In defence of Radha Mohan Singh


Of all subjects, farmer suicides is one in which the sanctimoniousness of politicians and mental bankruptcy of intellectuals have reached scandalous proportions. Unsurprisingly, the reaction to Agriculture Minister Radha Mohan Singh’s factual statement in Parliament is being cited as an instance of the iciness of the Narendra Modi government.

“According to the National Crime Records Bureau, causes of [farmer] suicides include family problems, illness, drugs… dowry, love affairs and impotency,” the Minister said in the Rajya Sabha. Opposition leaders and poverty-selling intellectuals pounced on him at once.

“I advise the PM to tell his ministers to go to the house of farmers and see what’s going on,” Congress vice-president Rahul Gandhi said. “The Central government is kisan virodhi [anti-farmer]… Modiji is only concerned about five or six of his industrial friends.” CPM general secretary Sitaram Yechury, JD (U) MP K.C. Tyagi, and former AAP leader Yogendra Yadav also expressed similar sentiments. I say sentiments, because these are often occasioned by misinformation; in this case, they surely are.

The latest NCRB annual report, ‘Accidental Deaths & Suicides in India,’ says, “A total of 5,650 farmers have committed suicides during 2014, accounting for 4.3% of total suicides victims in the country.” In an earlier article, I had argued that there is no cause-and-effect relationship between suicides and economic misery. Further, it needs to be understood that the number of farmer suicides does not indicate rural distress. In a country where almost half the people are dependent on agriculture, if of all the people killing themselves 4.3 per cent are farmers, nobody can say that these are disproportionate to their population. There is rural distress but the farmer suicide figures do not suggest that; if at all, they suggest the opposite.

We are told that all farmer suicides are the result of bad agricultural policies; other factors like imprudence, profligacy, alcoholism, and ignorance don’t matter, I wrote (, April 27, 2014). “But according to the NCRB, almost every second Indian who committed suicide did so because of either of the two reasons—family problems (25.6 per cent) and illness (20.8 per cent). There are no disaggregated figures for the causes of farmer suicides, but it will not be unreasonable to assume that the same set of causes applies here too. This assumption is supported by the NCRB finding that poverty was the cause of just 1.7 per cent of suicides. In the case of farmer suicides, too, it has been observed that it is relatively more prosperous ones who kill themselves, also evident from the low suicide rates in general in Bihar and Jharkhand.”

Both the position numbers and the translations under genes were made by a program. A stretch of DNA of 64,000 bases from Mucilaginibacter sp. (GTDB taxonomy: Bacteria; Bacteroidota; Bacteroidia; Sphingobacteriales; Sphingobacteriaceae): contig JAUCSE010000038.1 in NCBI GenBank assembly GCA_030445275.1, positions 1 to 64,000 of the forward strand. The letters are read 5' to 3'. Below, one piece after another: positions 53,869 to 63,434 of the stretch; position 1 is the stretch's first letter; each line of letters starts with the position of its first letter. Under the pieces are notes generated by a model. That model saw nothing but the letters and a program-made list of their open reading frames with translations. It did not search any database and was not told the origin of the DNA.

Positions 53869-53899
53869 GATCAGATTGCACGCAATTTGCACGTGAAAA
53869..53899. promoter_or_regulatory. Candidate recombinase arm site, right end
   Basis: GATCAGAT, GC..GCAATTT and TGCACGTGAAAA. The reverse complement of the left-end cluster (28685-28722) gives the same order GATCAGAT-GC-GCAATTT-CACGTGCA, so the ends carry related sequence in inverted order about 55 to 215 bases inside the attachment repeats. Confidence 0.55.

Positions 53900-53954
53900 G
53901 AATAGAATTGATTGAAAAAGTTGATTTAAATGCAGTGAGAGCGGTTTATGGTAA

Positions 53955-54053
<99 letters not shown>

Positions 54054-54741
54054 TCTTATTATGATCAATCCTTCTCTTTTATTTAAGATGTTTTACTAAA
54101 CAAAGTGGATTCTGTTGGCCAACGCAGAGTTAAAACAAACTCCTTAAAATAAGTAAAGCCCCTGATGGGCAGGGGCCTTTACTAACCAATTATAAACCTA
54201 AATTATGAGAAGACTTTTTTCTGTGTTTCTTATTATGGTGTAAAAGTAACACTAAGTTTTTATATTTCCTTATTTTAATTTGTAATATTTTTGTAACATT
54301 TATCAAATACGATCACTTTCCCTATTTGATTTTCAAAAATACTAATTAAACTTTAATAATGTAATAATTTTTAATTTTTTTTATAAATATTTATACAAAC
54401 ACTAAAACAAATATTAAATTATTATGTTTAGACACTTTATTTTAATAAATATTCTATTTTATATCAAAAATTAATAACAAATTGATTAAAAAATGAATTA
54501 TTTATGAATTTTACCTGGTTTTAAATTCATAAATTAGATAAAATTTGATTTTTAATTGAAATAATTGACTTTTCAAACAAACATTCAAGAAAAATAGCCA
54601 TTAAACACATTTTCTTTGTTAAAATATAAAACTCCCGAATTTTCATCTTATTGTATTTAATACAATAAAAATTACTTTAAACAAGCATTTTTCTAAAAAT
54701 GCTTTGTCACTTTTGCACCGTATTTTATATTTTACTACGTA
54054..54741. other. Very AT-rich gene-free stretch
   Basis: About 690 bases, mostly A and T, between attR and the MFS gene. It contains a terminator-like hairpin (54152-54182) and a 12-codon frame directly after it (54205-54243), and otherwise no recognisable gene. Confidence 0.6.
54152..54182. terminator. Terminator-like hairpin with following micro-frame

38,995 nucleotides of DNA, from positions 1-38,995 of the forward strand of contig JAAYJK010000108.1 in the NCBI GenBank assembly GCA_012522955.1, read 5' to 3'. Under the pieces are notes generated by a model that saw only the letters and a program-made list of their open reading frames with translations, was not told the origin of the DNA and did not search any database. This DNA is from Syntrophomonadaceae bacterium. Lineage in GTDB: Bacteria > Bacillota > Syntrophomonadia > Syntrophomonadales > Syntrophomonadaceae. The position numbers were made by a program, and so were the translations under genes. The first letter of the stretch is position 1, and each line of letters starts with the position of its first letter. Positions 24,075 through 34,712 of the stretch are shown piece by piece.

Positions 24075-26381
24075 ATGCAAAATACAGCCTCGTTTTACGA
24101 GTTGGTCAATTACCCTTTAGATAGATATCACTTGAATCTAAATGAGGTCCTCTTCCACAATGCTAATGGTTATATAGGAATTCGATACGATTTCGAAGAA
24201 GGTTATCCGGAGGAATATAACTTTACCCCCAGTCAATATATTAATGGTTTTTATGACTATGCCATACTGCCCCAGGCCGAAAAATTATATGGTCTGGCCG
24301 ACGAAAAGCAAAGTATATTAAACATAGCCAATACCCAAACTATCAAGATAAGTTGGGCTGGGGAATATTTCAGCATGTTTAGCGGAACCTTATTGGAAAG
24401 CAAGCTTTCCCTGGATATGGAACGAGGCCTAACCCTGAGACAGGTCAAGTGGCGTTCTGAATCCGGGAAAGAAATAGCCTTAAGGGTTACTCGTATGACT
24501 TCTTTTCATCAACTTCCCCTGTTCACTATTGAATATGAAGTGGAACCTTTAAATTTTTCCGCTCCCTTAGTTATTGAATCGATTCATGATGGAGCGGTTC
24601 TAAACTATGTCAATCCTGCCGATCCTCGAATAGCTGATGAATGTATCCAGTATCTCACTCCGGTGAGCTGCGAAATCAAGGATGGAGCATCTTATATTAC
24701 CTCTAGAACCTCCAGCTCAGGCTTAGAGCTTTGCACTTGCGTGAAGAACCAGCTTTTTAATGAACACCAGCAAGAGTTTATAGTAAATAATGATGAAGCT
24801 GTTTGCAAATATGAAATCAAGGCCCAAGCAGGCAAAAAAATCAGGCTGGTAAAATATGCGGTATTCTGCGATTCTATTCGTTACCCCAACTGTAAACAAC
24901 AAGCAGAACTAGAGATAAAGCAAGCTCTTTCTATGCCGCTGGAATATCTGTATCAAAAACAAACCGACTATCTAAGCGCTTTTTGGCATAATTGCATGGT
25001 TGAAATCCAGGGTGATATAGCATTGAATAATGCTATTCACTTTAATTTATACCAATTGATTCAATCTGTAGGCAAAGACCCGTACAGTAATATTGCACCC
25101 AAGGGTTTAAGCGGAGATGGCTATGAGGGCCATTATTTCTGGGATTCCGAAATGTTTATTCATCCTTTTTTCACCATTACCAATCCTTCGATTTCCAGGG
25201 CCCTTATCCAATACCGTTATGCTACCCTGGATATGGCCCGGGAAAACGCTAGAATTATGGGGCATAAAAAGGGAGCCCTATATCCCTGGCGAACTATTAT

The latest NCRB report states that during 2014 ‘Bankruptcy or Indebtedness’ caused 21.5 per cent farm suicides. This means that in most cases the factors like those mentioned by Agriculture Minister Singh were at play. The popes and archbishops of public discourse want everybody to say only those things which are compliant to their own ideology, socialism; but the reality does not get straitjacketed by any ideology; and when it breaks free, thus shattering the chains of dogma and shibboleths, the self-appointed conscience-keepers scream in full fury. Singh has become the victim of this fury.

In this context, it may be recalled that many careers have been made by selling the myth of farmer suicides; there are high stakes involved in perpetuating this myth. This is the reason that the voices of reason and the views of experts are rarely heeded to. Recently, prominent agriculture economist and Central University of Punjab chancellor S.S. Johl dismissed the viewpoint that debt was the only reason for farmer suicides in the state. “Debt is just one of the many factors. There are multiple factors that drive a farmer to suicide,” he said (Hindustan Times, July 23).

Questioning the studies on farmers suicides in Punjab and linking it solely with the debt factor, Johl said, “Farmers in Rajasthan or say Gujarat own less land and that too which is not fertile and are poorer than the Punjabi farmer, but yet the suicide rate here is higher.”

He also underlined the ill effects of populism and sanctimoniousness; the instances he cited were from Punjab but were valid for the entire country. He pointed out that Punjabi farmers are spendthrift, yet they get loans from banks. “The loans being given to farmers who only sow wheat and paddy is on the higher side. The amount of loan should depend on the number of crops a farmer sows. So our banks don’t give credit but debt.” To make the matters worse, he said, banks don’t monitor loans.

The real culprits, however, are not banks but politicians and the intellectuals who continue to peddle socialist policies that are predicated upon subsidies, controls, and largesse distribution—the very policies that are responsible for the sorry state of the farm sector. These folks want to perpetuate these policies; and since they don’t have any arguments to meet their objectives, they resort to crass sentimentalism and keep the phony issue of farmer suicides alive.

(Pic: Courtesy, Wikipedia)